Be my transatlantic Valentine

A Trans-Atlantic schizophrenia. Zo omschrijft de Amerikaanse Johanna die in Utrecht studeert, haar relatie met haar vriend in Washington. Wat zijn de voor- en nadelen van deze aandoening?

This past week was Valentine’s day and it got me to thinking about long distance relationships. The main reason being that I’m in one. To be specific, mine is a long distance relationship that spans an Atlantic Ocean. But also because I noticed that many of my international friends have unconventional geographic relationships with their partners.

Some met a Dutch partner while traveling abroad, and moved to the Netherlands to be with them. Others have left their partners in order to study here. And even those who are single now, may enter into relationships while they are here and soon have to face the decision: will they stay and build a life with that person or move onto the next city/country/continent?

My partner lives in Washington, DC, which has a six hour time difference. This means that often, as I’m brushing my teeth in the morning and getting ready for class in the Netherlands, he is on the verge of sleep in the US as we FaceTime. More times than I like to admit, I’ve fallen asleep in bed before he’s off work and can say hi. So instead we rely on long texts messages that are better equated to old-fashioned letters.

I have to say that one of the better parts of a long distance relationship is the independence. (Sometimes there can be perks). Both of us are highly driven, and over the past year have thrown ourselves into our work in a way that may not have been possible when we got distracted by each other. I have this person that I love and always makes my day better, but I can focus on my work and myself. Yet, it is also important find ways to continue building a relationship together, even though you both live highly independent lives.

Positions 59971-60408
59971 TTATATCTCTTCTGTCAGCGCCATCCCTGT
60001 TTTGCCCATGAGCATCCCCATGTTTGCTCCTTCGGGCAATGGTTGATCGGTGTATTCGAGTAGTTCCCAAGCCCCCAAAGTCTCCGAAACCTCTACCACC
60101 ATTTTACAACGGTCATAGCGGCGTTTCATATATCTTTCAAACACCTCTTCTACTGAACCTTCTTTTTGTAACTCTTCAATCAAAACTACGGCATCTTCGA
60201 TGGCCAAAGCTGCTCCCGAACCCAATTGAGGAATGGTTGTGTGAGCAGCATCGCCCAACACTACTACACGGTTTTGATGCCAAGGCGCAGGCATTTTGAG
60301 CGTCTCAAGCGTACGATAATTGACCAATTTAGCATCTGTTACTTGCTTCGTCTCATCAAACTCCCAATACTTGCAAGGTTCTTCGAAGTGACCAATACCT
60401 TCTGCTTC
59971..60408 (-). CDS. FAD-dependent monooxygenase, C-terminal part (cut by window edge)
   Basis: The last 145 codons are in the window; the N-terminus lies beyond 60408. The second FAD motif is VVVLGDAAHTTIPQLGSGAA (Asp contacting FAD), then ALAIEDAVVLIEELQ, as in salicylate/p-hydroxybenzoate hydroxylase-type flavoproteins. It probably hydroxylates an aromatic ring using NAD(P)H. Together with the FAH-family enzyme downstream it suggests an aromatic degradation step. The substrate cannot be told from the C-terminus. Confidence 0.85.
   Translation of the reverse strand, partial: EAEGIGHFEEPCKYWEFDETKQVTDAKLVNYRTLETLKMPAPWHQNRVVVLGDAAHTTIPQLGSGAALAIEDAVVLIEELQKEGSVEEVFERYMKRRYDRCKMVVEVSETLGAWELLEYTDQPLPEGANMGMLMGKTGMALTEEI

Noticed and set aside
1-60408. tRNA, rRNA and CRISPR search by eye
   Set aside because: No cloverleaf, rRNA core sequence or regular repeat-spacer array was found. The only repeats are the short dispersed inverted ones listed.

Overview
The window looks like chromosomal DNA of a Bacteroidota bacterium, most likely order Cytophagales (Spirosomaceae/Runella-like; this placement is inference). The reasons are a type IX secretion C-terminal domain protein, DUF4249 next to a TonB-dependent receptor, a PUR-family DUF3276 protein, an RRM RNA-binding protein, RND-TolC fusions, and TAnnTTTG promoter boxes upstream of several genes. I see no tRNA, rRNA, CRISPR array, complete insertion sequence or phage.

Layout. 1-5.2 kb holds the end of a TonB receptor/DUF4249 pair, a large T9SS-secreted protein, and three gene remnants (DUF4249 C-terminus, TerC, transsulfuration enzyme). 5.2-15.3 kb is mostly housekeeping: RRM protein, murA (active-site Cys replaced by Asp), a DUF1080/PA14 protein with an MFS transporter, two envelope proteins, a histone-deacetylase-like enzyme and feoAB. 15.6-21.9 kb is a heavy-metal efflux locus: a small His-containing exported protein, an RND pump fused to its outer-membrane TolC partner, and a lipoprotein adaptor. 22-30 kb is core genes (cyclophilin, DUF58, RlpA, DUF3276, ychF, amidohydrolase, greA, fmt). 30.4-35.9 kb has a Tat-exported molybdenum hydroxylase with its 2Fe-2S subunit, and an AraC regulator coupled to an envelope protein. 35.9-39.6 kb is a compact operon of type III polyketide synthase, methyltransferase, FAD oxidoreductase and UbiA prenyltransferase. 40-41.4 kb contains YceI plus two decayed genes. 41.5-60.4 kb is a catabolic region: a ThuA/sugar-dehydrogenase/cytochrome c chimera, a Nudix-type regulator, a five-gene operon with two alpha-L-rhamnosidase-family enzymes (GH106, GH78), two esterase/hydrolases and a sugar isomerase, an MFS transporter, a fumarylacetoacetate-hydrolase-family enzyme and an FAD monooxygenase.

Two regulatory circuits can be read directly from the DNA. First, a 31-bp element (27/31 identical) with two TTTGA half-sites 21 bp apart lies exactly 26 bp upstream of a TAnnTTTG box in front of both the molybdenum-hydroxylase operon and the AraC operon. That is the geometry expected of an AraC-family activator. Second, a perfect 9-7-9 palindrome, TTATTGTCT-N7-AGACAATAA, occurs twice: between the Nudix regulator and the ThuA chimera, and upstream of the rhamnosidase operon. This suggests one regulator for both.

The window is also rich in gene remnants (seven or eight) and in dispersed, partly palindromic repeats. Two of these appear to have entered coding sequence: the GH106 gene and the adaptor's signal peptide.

You also are more quickly confronted with a crossroads: how do we compromise to finally converge in one place? How should this person influence my decisions? How do I support this relationship while also pursuing my professional ambitions? Unlike some relationships where people are deeply rooted in the same place, this question can be polarizing.

As a woman with high expectations of my professional life and a feminist, I can feel conflicted. I am beholden to, nor defined by, no man. I am independent. I pursue my dreams. AND I am committed to this person who makes me happy. Sometimes it creates what I like to call Trans-Atlantic schizophrenia, where I feel equally tied to both places and never 100 percent sure where to deepen my roots.

No relationship is the same. Especially when it comes to those navigating long distance relationships. Maybe you need to call that person every day. Maybe you need to see them every month. Or maybe you won’t see them for half a year. Just make sure that you continue to be happy and healthy.

Happy (belated) Valentine’s Day to all those “crazy kids" out there that are in long distance relationships. Good luck!